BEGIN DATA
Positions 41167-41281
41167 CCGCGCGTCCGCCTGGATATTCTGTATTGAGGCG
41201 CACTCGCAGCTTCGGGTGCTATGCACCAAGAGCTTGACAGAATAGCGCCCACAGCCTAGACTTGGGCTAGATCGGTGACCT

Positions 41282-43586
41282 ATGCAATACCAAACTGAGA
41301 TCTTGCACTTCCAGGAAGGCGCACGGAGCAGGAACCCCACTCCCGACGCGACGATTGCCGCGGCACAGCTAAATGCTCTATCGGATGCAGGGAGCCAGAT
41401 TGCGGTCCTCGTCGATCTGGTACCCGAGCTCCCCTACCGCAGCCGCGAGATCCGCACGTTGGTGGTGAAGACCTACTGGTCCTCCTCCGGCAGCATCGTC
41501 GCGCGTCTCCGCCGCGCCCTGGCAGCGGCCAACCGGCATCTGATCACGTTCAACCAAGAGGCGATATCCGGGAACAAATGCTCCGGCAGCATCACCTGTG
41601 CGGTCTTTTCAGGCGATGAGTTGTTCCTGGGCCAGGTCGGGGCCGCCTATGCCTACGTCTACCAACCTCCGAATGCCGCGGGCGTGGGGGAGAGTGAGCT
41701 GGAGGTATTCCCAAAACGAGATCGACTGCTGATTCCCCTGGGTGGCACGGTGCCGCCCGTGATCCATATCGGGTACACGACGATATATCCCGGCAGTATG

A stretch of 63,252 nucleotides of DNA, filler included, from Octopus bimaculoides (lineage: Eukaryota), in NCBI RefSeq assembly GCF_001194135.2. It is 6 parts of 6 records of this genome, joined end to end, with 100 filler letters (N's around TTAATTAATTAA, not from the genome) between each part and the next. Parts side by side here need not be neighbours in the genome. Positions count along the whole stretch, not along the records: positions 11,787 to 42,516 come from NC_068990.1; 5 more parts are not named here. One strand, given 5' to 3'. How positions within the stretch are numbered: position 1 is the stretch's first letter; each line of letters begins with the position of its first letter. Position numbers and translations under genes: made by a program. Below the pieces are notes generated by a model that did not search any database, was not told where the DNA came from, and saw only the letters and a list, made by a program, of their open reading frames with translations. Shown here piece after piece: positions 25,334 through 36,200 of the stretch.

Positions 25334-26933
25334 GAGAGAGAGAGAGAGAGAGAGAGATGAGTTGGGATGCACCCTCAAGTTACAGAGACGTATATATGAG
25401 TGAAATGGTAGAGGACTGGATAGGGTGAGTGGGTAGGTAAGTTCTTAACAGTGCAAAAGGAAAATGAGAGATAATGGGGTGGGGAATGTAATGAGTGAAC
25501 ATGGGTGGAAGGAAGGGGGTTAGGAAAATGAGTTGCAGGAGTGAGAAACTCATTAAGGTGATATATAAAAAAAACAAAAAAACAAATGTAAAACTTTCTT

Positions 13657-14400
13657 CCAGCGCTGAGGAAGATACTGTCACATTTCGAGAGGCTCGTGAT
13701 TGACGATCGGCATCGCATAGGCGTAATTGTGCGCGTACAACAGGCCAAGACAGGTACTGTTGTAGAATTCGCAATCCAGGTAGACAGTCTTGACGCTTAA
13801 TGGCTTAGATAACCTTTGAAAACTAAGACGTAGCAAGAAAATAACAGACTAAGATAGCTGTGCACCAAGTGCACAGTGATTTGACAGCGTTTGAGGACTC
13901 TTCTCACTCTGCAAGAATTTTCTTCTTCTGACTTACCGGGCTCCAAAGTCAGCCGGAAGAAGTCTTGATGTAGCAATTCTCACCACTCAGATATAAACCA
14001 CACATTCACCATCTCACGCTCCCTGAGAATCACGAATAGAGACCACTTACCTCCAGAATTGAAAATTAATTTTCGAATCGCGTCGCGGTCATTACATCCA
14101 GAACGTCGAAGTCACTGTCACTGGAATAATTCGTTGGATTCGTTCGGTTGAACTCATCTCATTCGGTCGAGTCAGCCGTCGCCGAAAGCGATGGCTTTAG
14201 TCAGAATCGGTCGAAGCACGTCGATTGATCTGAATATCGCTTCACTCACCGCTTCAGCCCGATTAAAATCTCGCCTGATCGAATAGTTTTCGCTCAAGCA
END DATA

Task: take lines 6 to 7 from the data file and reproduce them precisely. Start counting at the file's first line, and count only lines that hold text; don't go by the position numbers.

41301 TCTTGCACTTCCAGGAAGGCGCACGGAGCAGGAACCCCACTCCCGACGCGACGATTGCCGCGGCACAGCTAAATGCTCTATCGGATGCAGGGAGCCAGAT
41401 TGCGGTCCTCGTCGATCTGGTACCCGAGCTCCCCTACCGCAGCCGCGAGATCCGCACGTTGGTGGTGAAGACCTACTGGTCCTCCTCCGGCAGCATCGTC